A Bitcoin Declaration of Financial Independence

On America’s Independence Day, it’s worth looking at bitcoin’s history, as both origin stories share a fundamental drive: freedom from a system that controls our lives without giving us any input.

This impulse led to the signing of the Declaration of Independence on July 4, 1776.

Without attempting to suggest that the two were equal in historical weight or cost – no casualties were lost in the cryptocurrency struggle – the Bitcoin whitepaper, which launched both crypto and blockchain, was in many ways a declaration of financial independence.

The pressure for independence stems from a financial system rather than a political system, but a financial system that its pseudonymous founder Satoshi Nakamoto and many of his cyberpunk supporters and colleagues believe can be just as oppressive and inevitable. He had chosen and corrupted the government in the same way that America’s Founding Fathers felt the unrepresented British rule in the 13 Colonies.

Genesis Block Message

The clearest sign of this is the message encoded into the Bitcoin Genesis Block that launched the blockchain on January 3, 2009.

It was a short and simple article that referred to a headline in the Times of London that day, and it served two purposes.

Ordinary, it was a kind of cryptographic timestamp, indicating that the blockchain was started when it was told. This is very important because the timestamp added to each block of the blockchain uses that timestamp – along with the cryptography that connects it to previous and future blocks – to indicate its place in the chain and make it immutable. This feature means that with sufficient decentralization it is impossible to change any data or the order of the blocks.

See also: Crypto Basics Series: What Is Blockchain and How Does It Work?

But more importantly, it was a statement of principles. The message read: “The Times 03/January/2009 Chancellor is on the verge of a second bailout for banks.”

This referred to the massive bailout of banks in many countries following the subprime mortgage crisis that began in 2007, creating and bursting a real estate bubble that led to the Great Recession. Not only did it result from blatant greed and lying about the quality of the debt being sold as safe, but no banker, broker, or rating firm was ever prosecuted for it.

Bitcoin was seen as a way to bypass this system and eventually destroy it.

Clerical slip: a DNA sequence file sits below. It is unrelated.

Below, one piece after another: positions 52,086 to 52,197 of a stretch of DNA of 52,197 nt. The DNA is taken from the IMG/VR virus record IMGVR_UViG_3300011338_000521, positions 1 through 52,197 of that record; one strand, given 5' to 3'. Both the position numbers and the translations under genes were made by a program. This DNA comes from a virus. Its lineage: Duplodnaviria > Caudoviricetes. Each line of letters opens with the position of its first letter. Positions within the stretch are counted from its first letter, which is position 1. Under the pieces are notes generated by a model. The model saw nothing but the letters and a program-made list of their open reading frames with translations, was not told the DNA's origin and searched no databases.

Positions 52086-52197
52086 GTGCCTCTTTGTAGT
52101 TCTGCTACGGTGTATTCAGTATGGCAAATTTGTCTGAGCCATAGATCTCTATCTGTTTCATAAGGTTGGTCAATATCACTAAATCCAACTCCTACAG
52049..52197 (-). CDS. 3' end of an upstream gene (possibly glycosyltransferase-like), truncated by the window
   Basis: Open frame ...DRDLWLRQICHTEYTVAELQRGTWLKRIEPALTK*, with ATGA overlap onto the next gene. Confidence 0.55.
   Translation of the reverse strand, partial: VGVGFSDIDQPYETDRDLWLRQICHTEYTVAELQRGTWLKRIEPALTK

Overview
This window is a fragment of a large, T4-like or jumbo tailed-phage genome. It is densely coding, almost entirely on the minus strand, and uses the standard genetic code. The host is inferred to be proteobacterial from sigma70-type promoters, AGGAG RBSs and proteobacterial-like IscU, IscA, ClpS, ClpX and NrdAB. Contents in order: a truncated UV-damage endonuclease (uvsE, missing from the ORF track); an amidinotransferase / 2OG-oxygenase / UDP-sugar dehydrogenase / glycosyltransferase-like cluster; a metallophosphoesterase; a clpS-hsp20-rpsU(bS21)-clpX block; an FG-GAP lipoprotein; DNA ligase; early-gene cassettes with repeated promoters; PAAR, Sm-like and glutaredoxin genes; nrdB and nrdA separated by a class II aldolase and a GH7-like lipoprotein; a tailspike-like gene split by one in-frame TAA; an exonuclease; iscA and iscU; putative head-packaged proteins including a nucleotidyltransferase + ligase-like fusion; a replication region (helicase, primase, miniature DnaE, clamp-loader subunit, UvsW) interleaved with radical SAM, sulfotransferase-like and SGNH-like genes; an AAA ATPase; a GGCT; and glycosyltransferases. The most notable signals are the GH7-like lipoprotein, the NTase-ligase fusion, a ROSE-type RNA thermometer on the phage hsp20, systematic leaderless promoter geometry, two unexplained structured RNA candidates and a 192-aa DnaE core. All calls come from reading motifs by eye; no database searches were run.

Read more: Blockchain Fundamentals Series: What Is Bitcoin and How Did It Get This Way?

The first line of the Bitcoin White Paper explains it this way: “The purely peer-to-peer version of electronic cash allows online payments to be sent directly from one party to another without going through a financial institution.”

The goal was to create an “untrustworthy” system, or system in which two parties can safely transact without having to trust or even know the other party, and do so without a “trusted third party” – a bank or other financial institution. between them.

See more: Crypto Fundamentals Series: What Is a Consensus Mechanism?

“The central bank must be trusted not to devalue the currency, but the history of fiat currencies is full of violations of that trust,” Nakamoto said in a post nearly a month after bitcoin was launched. “Banks should be trusted to hold and electronically transfer our money, but they lend us in waves of credit bubbles with very little of the reserve.”

Without further ado and apologizing to Thomas Jefferson. take it, here is a Bitcoin Declaration of Financial Independence:

We think these facts are obvious: that all consumers are created equal, that they are bestowed with certain inalienable Rights by Satoshi Nakamoto, including the pursuit of Immutability, Nickname, and Distrust.

— In order to secure these rights, Blockchains are established among the people, deriving their rightful power from the consensus of the miners,

— When any Form of Financial System defeats these purposes, it is the Right of the People to modify or abolish it and to establish new Financial Systems, to be based on these principles and to organize their powers as follows: it will seem more likely to affect their Privacy and Financial Freedom.



About: More than half of utilities and consumer finance companies have the ability to digitally process all monthly bill payments. Is it a kicker? Only 12% do this. Digital Payments Edge, a PYMNTS and ACI Worldwide collaboration, surveyed 207 invoicing and collections professionals at these companies to find out why going all-digital was difficult.

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